0

The full content of Annals is available to subscribers

Subscribe/Learn More  >
Articles |

Precipitation of Congestive Heart Failure: Social and Emotional Factors

LAWRENCE V. PERLMAN, M.D.; STANLEY FERGUSON, Ph.D.; KAY BERGUM, M.S.W.; EDWARD L. ISENBERG, M.D.; and JAMES F. HAMMARSTEN, M.D., F.A.C.P.
[+] Article and Author Information

▸Requests for reprints should be addressed to Lawrence V. Perlman, M.D., Medical College of Wisconsin, Milwaukee County General Hospital, 8700 W. Wisconsin Ave., Milwaukee, Wis. 53226


St. Paul, Minnesota


Ann Intern Med. 1971;75(1):1-7. doi:10.7326/0003-4819-75-1-1
Text Size: A A A

Because of discrepancies in the literature and common lack of knowledge about the role of emotions in the precipitation of congestive heart failure, a group of 105 patients with congestive heart failure and a comparison group of 50 patients were studied. Emotional factors antedated hospitalization in 49% (51 of 105) of the group with congestive failure and 24% (12 of 50) of the other group (P < 0.01). Congestive-failure patients also had difficulty accepting their illness, and overt denial was observed in eight patients as compared to none of the comparison group. Patients' attitudes toward their living arrangements correlated with the presence of a preceding emotional event. When a patient lived with close relatives, emotional events were commoner than when interpersonal relationships were at a formal level (nursing home or domiciliary facility). Patients most satisfied with living conditions had less preceding emotional upsets.

Figures

Tables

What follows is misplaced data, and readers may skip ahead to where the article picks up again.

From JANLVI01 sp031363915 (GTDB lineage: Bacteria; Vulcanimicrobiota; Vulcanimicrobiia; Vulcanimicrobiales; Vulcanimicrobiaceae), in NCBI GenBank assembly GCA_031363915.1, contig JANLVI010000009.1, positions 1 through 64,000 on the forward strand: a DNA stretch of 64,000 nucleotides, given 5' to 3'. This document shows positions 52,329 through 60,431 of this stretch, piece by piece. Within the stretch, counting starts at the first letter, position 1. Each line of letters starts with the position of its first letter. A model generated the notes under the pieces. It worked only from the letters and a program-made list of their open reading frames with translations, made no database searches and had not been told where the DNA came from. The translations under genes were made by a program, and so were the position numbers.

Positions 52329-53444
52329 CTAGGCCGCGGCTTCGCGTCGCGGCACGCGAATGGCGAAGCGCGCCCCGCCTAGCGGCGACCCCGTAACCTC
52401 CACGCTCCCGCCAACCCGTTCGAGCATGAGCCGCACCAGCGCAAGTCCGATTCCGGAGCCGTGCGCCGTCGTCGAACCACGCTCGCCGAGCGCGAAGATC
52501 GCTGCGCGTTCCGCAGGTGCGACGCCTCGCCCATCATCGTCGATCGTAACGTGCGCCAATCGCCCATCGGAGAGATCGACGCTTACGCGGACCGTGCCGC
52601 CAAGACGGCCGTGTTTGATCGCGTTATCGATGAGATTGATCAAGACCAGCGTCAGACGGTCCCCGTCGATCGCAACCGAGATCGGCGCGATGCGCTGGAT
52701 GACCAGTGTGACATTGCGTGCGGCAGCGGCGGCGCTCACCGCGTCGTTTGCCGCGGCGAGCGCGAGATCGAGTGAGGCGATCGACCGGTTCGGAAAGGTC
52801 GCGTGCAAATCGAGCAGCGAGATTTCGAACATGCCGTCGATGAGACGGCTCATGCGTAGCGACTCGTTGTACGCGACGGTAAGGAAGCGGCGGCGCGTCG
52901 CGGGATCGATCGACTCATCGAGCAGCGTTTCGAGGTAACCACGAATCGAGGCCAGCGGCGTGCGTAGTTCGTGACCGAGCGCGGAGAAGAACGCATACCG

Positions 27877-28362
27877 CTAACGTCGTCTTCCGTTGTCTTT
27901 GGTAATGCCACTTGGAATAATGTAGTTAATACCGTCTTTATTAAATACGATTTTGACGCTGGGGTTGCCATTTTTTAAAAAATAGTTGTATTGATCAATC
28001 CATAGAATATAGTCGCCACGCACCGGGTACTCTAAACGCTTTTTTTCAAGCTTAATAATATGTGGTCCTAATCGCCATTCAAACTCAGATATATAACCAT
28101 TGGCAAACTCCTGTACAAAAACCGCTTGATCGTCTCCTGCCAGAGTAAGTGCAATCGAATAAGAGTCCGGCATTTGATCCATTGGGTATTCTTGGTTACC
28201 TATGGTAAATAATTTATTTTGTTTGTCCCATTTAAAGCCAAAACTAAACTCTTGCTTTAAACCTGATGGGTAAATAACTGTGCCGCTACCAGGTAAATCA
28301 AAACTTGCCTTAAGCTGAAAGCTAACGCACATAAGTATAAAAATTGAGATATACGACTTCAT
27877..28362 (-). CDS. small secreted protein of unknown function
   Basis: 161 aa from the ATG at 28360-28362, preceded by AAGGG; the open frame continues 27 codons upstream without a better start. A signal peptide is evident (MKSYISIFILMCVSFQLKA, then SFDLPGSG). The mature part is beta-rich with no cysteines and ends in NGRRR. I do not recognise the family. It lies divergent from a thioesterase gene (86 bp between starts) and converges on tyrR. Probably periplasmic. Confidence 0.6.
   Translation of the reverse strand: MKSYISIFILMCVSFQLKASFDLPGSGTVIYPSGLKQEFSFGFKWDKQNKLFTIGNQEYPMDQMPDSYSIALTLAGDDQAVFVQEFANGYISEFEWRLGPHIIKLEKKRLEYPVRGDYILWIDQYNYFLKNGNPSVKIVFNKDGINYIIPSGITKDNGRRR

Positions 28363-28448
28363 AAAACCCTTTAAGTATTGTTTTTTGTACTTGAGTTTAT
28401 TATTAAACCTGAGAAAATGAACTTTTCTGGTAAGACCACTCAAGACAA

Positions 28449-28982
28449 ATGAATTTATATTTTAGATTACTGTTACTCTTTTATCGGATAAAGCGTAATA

References

Letters

NOTE:
Citing articles are presented as examples only. In non-demo SCM6 implementation, integration with CrossRef’s "Cited By" API will populate this tab (http://www.crossref.org/citedby.html).

Comments

Submit a Comment
Submit a Comment

Summary for Patients

Clinical Slide Sets

Terms of Use

The In the Clinic® slide sets are owned and copyrighted by the American College of Physicians (ACP). All text, graphics, trademarks, and other intellectual property incorporated into the slide sets remain the sole and exclusive property of the ACP. The slide sets may be used only by the person who downloads or purchases them and only for the purpose of presenting them during not-for-profit educational activities. Users may incorporate the entire slide set or selected individual slides into their own teaching presentations but may not alter the content of the slides in any way or remove the ACP copyright notice. Users may make print copies for use as hand-outs for the audience the user is personally addressing but may not otherwise reproduce or distribute the slides by any means or media, including but not limited to sending them as e-mail attachments, posting them on Internet or Intranet sites, publishing them in meeting proceedings, or making them available for sale or distribution in any unauthorized form, without the express written permission of the ACP. Unauthorized use of the In the Clinic slide sets will constitute copyright infringement.

Toolkit

Buy Now

to gain full access to the content and tools.

Want to Subscribe?

Learn more about subscription options

Advertisement
Related Articles
Related Point of Care
Topic Collections
PubMed Articles
Forgot your password?
Enter your username and email address. We'll send you a reminder to the email address on record.
(Required)
(Required)